Jose Limon acquires his bases for dance technique from Doris Humphrey. Her companion Charles Weidman teaches him pantomime and expression. He faithfully develops and complements all dancing principles from Humphrey, to which he adds the characteristics of his own personality, his temperament and his origins.

In that sense Jose Limon is considered (and he considers himself as well) as a continuator of the established codes already elaborated by modern dance. His main contribution is to use them to display his own expressive interests. In later years, Limon will attribute his primary stylistic influences to Isadora Duncan and Harald Kreutzberg as well.

Limon’s choreography is shaped by the choice of acting (in a theatrical sense) the choreographic action, using a narrative dramaturgy with concrete subjects and logical development. Therefore it is common to see frequent use of facial expression and hands in his dances.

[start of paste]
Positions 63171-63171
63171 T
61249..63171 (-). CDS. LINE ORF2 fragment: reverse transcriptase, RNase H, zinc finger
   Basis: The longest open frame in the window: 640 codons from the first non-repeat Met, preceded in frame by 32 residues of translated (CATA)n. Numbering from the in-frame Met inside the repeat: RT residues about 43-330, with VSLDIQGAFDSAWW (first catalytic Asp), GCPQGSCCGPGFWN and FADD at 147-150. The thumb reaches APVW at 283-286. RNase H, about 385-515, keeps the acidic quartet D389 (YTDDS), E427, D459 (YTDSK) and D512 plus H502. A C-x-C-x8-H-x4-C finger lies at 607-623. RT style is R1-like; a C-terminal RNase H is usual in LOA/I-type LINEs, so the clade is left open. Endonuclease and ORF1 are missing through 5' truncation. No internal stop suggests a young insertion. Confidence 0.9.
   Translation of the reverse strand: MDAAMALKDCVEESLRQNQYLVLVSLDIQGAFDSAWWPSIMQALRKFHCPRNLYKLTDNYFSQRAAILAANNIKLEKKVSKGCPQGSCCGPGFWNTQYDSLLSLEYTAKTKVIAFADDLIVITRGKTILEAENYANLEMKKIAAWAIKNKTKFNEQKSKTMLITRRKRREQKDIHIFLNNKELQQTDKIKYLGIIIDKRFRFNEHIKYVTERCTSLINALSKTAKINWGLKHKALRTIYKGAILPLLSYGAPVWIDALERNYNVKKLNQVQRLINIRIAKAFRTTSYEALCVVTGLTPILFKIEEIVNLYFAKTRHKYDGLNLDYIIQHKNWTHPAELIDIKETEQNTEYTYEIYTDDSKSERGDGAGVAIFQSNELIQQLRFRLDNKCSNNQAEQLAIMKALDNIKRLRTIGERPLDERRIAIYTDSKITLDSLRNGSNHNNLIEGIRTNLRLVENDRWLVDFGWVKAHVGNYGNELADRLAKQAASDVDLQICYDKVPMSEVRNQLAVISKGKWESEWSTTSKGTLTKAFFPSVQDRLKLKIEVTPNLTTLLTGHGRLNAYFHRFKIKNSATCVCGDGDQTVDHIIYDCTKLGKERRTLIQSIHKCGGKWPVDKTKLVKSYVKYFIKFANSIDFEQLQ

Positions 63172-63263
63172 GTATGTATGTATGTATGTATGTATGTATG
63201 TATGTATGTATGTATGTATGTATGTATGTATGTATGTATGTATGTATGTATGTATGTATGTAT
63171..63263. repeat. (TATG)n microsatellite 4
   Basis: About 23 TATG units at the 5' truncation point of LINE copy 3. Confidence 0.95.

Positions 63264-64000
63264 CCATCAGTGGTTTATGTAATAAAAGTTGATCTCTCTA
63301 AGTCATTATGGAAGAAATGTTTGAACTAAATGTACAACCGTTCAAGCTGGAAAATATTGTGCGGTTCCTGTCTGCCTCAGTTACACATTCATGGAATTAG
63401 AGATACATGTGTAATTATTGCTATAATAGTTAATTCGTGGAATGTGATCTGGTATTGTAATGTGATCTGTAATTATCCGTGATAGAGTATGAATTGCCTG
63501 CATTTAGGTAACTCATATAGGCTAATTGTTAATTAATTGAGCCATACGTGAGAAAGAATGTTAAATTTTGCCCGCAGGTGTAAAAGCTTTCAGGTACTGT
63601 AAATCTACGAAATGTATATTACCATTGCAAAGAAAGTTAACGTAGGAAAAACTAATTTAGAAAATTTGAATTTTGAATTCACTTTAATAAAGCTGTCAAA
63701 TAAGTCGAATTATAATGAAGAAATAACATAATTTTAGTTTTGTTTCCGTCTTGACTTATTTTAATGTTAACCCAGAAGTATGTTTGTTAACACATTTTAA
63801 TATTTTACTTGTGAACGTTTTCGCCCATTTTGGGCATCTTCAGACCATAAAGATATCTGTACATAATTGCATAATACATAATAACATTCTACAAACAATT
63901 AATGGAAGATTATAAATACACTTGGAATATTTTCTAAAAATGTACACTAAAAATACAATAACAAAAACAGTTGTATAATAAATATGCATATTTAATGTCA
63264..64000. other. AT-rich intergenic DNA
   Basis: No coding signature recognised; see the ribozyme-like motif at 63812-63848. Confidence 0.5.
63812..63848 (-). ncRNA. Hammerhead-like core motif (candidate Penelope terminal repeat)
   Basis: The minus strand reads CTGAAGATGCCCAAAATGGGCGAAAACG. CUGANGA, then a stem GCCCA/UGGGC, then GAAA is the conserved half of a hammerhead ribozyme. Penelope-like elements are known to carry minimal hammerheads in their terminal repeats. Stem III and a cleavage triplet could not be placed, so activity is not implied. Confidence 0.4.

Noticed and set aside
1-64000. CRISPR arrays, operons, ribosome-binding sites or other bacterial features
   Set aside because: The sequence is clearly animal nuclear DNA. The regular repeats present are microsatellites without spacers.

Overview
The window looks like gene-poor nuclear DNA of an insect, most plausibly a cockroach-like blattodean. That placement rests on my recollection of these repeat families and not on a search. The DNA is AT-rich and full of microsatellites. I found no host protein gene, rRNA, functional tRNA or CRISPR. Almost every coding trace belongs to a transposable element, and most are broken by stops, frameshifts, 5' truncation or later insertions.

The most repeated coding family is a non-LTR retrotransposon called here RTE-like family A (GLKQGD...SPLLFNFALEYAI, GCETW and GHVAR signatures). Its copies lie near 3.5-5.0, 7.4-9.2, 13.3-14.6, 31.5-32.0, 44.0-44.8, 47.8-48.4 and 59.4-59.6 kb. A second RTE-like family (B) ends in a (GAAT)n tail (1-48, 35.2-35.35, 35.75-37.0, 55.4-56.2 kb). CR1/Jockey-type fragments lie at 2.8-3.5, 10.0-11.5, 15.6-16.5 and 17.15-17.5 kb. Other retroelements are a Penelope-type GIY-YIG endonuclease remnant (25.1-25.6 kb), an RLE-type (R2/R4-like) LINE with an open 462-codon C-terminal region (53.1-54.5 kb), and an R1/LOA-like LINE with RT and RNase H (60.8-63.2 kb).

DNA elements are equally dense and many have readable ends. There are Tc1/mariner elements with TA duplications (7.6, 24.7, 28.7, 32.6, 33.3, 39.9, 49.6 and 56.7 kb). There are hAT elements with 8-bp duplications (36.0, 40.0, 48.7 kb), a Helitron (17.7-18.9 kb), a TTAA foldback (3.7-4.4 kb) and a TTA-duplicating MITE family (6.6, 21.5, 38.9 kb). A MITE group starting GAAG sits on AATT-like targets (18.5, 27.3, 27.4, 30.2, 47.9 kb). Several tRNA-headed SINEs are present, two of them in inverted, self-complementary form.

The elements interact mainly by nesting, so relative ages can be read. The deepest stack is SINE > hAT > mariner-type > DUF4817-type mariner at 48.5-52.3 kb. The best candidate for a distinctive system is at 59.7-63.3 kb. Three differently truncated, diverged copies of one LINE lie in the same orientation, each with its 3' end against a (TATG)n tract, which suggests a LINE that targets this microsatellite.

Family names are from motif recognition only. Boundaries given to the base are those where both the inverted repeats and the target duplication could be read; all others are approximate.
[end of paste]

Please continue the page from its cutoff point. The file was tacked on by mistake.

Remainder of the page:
His work also searches for a wide expressive spectrum (for both male and female dancers), using physical force and complex movements, together with tenderness and lyricism. But, the technical dancing skills always serve concrete dramas: dances that express a sensible reflection and respect for human happiness and pain.

His assorted choreographic production can be divided in some main inclinations, which have the common element of social concern as feature:

- A religious feeling: “El árbol del Edén” (1952); “La visitación” (1952); “Ahí está el tiempo”, which has a biblical subject; “Missa brevis” (1958).

- The Mexican tradition: “La Malinche” (1949) which is the story of the Mexican woman that betrays her country for Hernán Cortés; “Los cuatro soles”; “Redes”; “Tonantzintla”.

- Theater based dances: “La pavana del moro” (1949) inspired on Shakepeare’s Otello; “Salmo” (1967) based on the inhumanity of the concentration camps; “Leyenda” (1968) which is about the arbitrariness of the slavery system in the U.S.A. of the XIX century.

Limon worked as a teacher to. He is recognized for being the main spreader of Humphrey’s technique in Europe. Though, his dancers were also taught to go over the technical training to find their own emotional and dramatic motivations.

There’s a renowned book entitled “The illustrated dance technique of Jose Limon”, produced by Daniel Lewis (director and founder of the Limon Institute), who was the closest assistant of the choreographer for over seven years.